Red Sunset

And a Cougar on the Prowl

Story and Photos by Rowan Brown

Flying over the Rockies last summer was the first glimpse I got of how different the West truly is  from my old, low mountains of South Carolina. I had come to Idaho to work for the Forest Service, having applied for a Youth Conservation Corps crew in the Nez Perce– Clearwater National Forests. I grew up playing in the foothills of the Appalachians, and though I love my school in a small South Carolina city, it keeps me out of the woods for the most part, and I miss that terribly. In looking for a summer job, I was looking for mountains. The Rockies seemed so foreign, so much younger and so different than my mountains. Before this trip, I had never seen the West and part of me wasn’t sure it was still there. Stories about the hills and creeks and people and animals that lived within them were terrifying and a little unbelievable.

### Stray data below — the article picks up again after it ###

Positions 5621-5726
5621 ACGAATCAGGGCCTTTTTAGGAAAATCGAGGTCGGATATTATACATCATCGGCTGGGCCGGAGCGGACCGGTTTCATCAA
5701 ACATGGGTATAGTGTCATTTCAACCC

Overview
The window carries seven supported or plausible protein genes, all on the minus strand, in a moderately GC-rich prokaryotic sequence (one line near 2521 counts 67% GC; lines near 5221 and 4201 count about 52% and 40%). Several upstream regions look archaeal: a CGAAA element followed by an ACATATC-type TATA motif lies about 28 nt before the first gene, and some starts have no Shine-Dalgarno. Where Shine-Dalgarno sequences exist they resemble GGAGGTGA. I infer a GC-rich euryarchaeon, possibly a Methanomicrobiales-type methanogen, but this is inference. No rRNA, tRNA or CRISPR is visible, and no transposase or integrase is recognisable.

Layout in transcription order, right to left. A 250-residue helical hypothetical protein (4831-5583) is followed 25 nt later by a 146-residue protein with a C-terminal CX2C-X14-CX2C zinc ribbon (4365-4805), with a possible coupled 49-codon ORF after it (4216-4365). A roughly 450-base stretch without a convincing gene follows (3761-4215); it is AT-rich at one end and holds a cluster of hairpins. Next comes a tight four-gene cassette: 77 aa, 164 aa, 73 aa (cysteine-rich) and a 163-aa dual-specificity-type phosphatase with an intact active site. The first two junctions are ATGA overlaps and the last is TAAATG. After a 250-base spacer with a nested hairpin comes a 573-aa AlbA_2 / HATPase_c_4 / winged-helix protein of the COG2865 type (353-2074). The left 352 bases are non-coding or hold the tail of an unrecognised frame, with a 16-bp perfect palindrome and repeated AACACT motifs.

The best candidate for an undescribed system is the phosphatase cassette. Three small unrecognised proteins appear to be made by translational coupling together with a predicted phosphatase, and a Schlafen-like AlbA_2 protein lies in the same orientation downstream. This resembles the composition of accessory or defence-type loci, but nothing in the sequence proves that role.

From the plane, these serrated peaks already seemed dangerous. Touching down on the ground was no different. The gas stations and pawn shops in small towns near the national forest looked similar to what we had at home but here they were often situated on steep, rocky ground unlike anything I had ever seen. Almost immediately, I missed my deciduous trees. The conifer forests all around me were beautiful, but they were a stark change from the poplars and oaks I had at home. Comparatively, the western forests looked sparse and concise.

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